By “we” do you mean western philosophers? Or westerners in general? If it’s the later, when applying the study of philosophy to contemporary cultural, political, and ethical questions, it seems profoundly silly to exclude non-western philosophers where the majority of the world’s population is non-western. If it’s the former, then when looking at questions about things like the mind-body issue, the historical antecedents or continuity in the profession seem less important than possible insights they offer. If you find that Descartes offers insight, you shouldn’t assume that Laozi doesn’t.

  30. p,

    I only took it that you didn’t catch the use of the generic because of the example that you chose. From the description you provided as “Chinese Marxist philosophy” I took it that it might be surprising if there were lots of interesting connections for contemporary philosophers of mind, language, or biology (though perhaps this is just my ignorance of Xuanxue philosophy and Marxist philosophy more generally!). It seemed to me that this is what your point was capitalizing on, though my bad if I was mistaken.

    I take it that there are plenty of examples where there is a ton of relevant literature in the history of philosophy from Non-Western sources that really are directly relevant to philosophers of mind, language, or biology. I have vague recollection of learning some fascinating things that seemed relevant had I had the time to give them more thought when I took a course as an undergrad in indian philosophy.

    Perhaps, as you say, your concerns are about engaging with the history of philosophy more generally (Western or not) but then it seems to me that the critical comment is not really aimed directly at the point of the original author.

  31. P and R: As others are saying, if you believe Plato and Aristotle are irrelevant to contemporary research into mind, etc., it is hard to get very far for present purposes. Same if you believe philosophy is just an extension of science (not that you believe this). I also don’t think that being ahistorical or doing only science-like philosophy is a basic assumption of contemporary analytic philosophy.

    Philosophy is many things. One main thing it aims to do is to enable people to reflect on our deepest beliefs; this is independent of whatever one’s AOS is. It is strange to say, “Well, I am a philosopher of physics, so I only reflect on deeply held beliefs regarding physics”; one can do that and aim to be a broader philosopher by reflecting on our general deepest beliefs. And many of these deepest beliefs are embedded within our intellectual histories.

    I would even say it is essential to engage with these deep beliefs in the contexts in which they first arose, whether in Greece or China or Brazil, etc. It is not enough to simply read someone’s summaries of Plato or of Confucius. Reading the actual philosophers does something amazing in being able step back and reflect on large scale assumptions, of experiencing these thinkers as one’s contemporaries. What I am saying is all standard stuff from intro philosophy classes, or books written for the public. I think it is also true. If one believes these standardly held views, then it is a real failure to not engage with all philosophical traditions.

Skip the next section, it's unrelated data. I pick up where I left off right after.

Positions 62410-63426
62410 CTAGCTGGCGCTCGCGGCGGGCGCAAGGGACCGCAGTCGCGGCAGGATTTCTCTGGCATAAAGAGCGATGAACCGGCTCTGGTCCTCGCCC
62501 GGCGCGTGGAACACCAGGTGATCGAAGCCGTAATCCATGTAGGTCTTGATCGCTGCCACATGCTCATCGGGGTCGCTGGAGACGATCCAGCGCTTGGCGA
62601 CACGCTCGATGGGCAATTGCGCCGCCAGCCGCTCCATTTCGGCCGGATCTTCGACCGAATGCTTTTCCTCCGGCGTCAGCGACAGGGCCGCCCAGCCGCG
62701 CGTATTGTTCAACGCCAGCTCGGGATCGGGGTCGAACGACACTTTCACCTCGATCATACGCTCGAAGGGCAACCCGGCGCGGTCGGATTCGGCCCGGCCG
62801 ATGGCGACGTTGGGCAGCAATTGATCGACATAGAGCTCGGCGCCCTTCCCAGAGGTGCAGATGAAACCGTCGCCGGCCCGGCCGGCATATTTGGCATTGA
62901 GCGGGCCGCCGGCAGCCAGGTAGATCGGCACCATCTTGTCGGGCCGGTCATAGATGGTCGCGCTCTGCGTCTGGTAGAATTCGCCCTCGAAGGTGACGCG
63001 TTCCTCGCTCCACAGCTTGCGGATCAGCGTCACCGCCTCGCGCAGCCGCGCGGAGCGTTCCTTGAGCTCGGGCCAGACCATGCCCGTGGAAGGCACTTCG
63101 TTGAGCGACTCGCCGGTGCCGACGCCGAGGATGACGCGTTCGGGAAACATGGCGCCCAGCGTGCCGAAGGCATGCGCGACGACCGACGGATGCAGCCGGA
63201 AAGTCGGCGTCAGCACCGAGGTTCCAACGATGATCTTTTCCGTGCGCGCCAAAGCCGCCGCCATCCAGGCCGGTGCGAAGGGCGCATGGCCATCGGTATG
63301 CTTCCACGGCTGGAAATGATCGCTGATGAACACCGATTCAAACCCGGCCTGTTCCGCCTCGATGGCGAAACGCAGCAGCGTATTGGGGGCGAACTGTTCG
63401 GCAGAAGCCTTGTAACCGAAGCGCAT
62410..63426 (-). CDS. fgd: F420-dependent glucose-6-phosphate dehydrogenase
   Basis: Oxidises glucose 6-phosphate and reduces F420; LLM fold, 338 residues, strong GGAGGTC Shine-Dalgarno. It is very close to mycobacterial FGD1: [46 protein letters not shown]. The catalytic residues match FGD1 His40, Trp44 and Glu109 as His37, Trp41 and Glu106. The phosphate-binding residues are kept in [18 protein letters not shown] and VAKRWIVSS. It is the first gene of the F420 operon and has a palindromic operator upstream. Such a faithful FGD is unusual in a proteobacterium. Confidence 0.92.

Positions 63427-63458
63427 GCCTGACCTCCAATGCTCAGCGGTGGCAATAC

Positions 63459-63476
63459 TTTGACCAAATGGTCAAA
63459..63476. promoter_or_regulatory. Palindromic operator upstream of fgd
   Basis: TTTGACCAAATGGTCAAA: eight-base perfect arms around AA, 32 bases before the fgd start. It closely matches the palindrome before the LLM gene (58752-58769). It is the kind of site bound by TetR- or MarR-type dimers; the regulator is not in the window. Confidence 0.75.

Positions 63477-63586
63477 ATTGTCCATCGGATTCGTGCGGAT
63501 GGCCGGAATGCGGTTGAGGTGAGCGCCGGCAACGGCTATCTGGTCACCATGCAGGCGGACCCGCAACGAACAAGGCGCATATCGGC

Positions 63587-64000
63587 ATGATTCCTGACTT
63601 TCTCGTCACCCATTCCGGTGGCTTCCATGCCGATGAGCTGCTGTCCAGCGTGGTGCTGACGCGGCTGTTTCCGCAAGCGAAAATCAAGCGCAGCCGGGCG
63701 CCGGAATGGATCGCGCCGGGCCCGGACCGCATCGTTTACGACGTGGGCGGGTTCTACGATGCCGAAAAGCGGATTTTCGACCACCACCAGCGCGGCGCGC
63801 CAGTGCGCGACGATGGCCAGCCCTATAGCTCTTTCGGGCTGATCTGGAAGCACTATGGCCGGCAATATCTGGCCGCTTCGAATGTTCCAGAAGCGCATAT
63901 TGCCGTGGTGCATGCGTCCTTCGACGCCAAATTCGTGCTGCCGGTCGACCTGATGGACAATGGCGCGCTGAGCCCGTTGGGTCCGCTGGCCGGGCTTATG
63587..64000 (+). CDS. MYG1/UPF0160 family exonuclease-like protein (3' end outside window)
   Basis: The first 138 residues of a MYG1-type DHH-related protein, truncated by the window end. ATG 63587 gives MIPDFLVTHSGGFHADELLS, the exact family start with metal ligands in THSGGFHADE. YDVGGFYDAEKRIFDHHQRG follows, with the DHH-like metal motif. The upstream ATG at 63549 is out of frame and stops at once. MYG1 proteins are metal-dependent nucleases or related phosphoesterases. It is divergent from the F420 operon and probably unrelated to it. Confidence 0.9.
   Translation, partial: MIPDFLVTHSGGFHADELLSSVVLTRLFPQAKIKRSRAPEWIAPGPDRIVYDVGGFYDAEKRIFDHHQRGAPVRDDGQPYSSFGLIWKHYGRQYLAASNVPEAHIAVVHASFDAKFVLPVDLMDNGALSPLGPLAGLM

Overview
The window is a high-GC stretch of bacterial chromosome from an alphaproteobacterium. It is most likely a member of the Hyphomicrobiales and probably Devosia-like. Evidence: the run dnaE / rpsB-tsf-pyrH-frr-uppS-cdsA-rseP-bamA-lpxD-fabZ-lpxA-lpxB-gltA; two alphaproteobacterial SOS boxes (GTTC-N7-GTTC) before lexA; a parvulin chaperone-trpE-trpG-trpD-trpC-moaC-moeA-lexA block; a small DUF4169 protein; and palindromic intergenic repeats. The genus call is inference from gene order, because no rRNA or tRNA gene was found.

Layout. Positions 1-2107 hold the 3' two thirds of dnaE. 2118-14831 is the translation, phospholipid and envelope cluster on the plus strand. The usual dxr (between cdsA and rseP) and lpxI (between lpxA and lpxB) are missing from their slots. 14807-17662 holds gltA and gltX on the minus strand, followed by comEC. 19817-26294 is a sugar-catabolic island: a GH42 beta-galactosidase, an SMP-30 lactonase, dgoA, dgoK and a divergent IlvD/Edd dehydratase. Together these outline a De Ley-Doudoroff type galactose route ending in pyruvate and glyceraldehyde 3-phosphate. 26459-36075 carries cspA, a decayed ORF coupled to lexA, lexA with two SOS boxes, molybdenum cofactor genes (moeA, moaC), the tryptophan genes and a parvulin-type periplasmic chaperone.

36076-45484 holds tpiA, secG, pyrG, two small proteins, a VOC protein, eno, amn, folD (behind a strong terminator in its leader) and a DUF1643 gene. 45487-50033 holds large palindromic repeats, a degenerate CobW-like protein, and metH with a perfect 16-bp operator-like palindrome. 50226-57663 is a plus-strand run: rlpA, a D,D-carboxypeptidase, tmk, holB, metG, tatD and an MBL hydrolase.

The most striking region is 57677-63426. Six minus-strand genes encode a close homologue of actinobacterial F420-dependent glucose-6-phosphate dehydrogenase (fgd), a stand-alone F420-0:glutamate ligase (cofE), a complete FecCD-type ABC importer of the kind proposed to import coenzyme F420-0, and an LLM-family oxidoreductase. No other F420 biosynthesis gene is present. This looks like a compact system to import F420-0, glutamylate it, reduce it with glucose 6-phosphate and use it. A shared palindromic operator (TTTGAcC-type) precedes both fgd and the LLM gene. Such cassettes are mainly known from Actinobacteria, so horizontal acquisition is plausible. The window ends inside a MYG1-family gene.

32. Bharath: being a-historical or conceiving of philosophy on the model of science is not required to be a card-carrying analytic philosopher. But neither is it required that one believe history to be deeply relevant to contemporary work or to conceive of philosophy on the model of arts and culture. There are many different views within philosophy about what it’s all about. I thought the original article overly ambitious because it issued a general criticism of philosophers as parochial, but that criticism only goes through if we presuppose a specific picture about the value of history that many of those philosophers may reject. I would reject it myself.

    I think you are also overstating the general acceptance of such a picture. It’s true that most people will say this stuff about the benefits of their undergraduate classes. But the benefits an undergraduate gets from a class are not necessarily the things that a researcher aims at. My goal as a researcher is not to become a better renaissance man: it’s to answer specific questions about inference, rationality, planing, etc. If I thought that a deeper engagement in history would help me answer those questions, I would, but that has not been what I’ve found. We have a wealth of empirical and conceptual tools now available to us that were lacking to the historical philosophers. If I want to understand the upshot of dutch book arguments, for instance, it doesn’t make sense to turn to people writing before mathematically-defined understandings of uncertainty and rational choice were available; and I can’t say i felt that much differently for the less obvious cases either. The stuff about thinking side by side with the great minds of history just seems very handwavy to me as a model for research, as opposed to as a model for undergraduates getting a nice experience.